Pharmacy kick-back conspirator pleads guilty

A pharmacy employee today admitted to conspiring to offer and pay bribes and kickbacks in exchange for having prescriptions steered to the Morris County, New Jersey pharmacy where she worked.

Magdalena “Maggie” Jimenez, 56, of Newark, New Jersey pleaded guilty by videoconference before U.S. District Judge Michael A. Shipp to an information charging her with conspiring to violate the federal anti-kickback statute.

According to Acting U.S. Attorney Rachael A. Honig, documents filed in this case and statements made in court, Jimenez worked as a pharmacy technician and sales representative for a pharmacy located in Morris County, New Jersey.

From at least August 2019 to February 2020, Jimenez worked with other pharmacy personnel to pay kickbacks and bribes to a doctor’s employee in exchange for receiving numerous prescriptions from that doctor’s Jersey City office.

Jimenez paid up to $150 for each prescription steered to the pharmacy, which resulted in monthly kickback payments of up to $2,500 cash.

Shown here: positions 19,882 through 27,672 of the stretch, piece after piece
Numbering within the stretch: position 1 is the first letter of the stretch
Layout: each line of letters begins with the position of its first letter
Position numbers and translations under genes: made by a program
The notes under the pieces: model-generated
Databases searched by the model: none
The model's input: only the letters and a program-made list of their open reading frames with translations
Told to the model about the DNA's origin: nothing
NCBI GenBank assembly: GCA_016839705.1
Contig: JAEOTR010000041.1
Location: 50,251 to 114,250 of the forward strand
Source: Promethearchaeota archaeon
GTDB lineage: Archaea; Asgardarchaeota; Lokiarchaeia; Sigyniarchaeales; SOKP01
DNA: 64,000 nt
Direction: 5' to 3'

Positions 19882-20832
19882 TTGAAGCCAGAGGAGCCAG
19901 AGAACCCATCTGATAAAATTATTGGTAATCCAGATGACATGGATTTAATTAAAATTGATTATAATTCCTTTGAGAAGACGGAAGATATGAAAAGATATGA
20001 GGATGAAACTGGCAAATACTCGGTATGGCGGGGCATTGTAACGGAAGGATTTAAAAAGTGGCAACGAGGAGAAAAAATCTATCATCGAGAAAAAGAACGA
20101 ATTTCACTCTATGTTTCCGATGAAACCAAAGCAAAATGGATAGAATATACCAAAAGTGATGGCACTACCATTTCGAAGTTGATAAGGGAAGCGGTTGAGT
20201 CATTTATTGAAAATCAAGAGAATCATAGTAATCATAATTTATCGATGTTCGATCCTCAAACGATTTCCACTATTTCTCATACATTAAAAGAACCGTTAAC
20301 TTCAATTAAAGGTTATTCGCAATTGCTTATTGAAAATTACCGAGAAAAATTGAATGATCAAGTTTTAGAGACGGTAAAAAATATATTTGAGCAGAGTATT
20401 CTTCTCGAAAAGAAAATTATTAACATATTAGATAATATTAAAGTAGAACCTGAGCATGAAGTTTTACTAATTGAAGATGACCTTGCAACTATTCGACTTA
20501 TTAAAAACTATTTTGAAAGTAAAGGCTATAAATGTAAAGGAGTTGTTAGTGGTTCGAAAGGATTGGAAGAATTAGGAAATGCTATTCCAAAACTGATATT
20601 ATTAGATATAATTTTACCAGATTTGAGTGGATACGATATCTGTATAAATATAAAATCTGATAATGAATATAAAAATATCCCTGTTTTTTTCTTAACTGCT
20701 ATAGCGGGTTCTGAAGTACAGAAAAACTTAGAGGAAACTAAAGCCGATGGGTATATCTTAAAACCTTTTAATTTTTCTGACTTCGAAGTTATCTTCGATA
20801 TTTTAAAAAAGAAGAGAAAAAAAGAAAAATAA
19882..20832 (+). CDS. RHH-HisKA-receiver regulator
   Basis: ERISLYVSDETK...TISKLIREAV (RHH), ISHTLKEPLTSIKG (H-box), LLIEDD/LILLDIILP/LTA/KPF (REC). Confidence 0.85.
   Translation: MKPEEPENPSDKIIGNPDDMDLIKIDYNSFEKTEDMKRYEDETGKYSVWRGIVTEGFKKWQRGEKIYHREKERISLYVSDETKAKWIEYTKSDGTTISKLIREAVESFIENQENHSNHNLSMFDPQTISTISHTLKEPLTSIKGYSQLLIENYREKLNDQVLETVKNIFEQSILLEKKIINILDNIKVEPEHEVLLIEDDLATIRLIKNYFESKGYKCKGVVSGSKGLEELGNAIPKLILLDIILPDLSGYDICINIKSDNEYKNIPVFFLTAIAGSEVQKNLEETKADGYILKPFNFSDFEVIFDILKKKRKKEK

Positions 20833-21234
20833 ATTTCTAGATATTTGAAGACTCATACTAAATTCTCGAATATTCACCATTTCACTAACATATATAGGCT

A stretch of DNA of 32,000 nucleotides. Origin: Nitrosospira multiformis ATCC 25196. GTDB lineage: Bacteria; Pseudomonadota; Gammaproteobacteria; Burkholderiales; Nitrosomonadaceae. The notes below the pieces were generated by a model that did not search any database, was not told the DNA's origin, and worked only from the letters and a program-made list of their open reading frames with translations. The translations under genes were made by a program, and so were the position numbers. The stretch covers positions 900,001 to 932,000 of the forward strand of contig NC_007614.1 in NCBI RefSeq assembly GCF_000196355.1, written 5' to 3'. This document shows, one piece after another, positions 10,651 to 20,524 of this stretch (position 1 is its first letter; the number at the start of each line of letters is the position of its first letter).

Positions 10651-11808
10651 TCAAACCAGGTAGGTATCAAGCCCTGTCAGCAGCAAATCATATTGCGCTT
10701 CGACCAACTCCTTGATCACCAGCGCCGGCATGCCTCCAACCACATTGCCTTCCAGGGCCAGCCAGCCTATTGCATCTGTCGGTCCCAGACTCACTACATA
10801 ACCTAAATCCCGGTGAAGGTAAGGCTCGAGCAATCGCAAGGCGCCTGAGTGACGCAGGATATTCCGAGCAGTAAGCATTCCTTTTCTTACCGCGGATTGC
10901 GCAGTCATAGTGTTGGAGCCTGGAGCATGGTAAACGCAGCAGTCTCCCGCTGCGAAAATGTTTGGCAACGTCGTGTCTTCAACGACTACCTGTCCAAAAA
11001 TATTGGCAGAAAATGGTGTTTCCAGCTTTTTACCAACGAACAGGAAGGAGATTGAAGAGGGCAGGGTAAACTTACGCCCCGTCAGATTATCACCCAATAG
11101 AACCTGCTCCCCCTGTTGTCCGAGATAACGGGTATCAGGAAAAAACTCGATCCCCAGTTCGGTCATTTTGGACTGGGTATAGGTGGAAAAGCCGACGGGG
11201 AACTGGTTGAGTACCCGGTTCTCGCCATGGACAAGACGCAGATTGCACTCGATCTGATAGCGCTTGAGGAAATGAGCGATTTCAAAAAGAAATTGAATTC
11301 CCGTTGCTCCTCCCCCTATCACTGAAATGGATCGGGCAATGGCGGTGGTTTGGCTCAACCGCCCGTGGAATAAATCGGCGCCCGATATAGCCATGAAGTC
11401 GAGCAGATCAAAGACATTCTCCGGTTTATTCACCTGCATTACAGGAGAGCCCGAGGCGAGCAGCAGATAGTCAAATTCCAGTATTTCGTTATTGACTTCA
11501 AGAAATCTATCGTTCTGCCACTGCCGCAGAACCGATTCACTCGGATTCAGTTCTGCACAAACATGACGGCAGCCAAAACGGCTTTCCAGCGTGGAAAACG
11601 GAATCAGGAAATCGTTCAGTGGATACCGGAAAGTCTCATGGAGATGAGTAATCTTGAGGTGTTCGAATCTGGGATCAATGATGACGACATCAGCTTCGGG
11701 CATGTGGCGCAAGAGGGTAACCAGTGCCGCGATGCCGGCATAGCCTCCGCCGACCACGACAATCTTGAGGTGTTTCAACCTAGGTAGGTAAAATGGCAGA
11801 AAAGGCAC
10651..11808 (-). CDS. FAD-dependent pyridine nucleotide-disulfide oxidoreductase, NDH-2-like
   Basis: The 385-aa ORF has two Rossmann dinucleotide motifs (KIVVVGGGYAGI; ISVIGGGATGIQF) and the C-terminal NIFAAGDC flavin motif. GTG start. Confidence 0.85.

Jimenez instructed others to communicate in coded language when she discussed the kickbacks and bribes with them.

As a result of the scheme, the pharmacy received reimbursement payments from Medicare of approximately $539,000.

Srinivasa Raju, 49, a resident of the Haskell section of Wanaque Borough, in Passaic County, was charged with a parallel bribery and kickback scheme involving the same pharmacy.

Raju, formerly of Clifton, had finished serving three years probation following a 2016 conviction for distributing oxycodone without prescriptions in what state prosecutors said was a racket with Vincent Esposito, a former doctor turned local councilman who took a guilty plea and cooperated against him.

Raju lost his pharmacist’s license in that case and was later hired at the Morris County pharmacy to coordinate prescription deliveries and solicit business, among other duties. While in that job, Raju “worked with other pharmacy personnel to pay kickbacks and bribes to a doctor’s employee in exchange for receiving numerous prescriptions from that doctor’s Jersey City office,” Honig said.

The conspiracy charge is punishable by a maximum of five years in prison and a fine of $250,000, or twice the gross gain or loss derived from the offense, whichever is greater. Sentencing is scheduled for Dec. 7, 2021.

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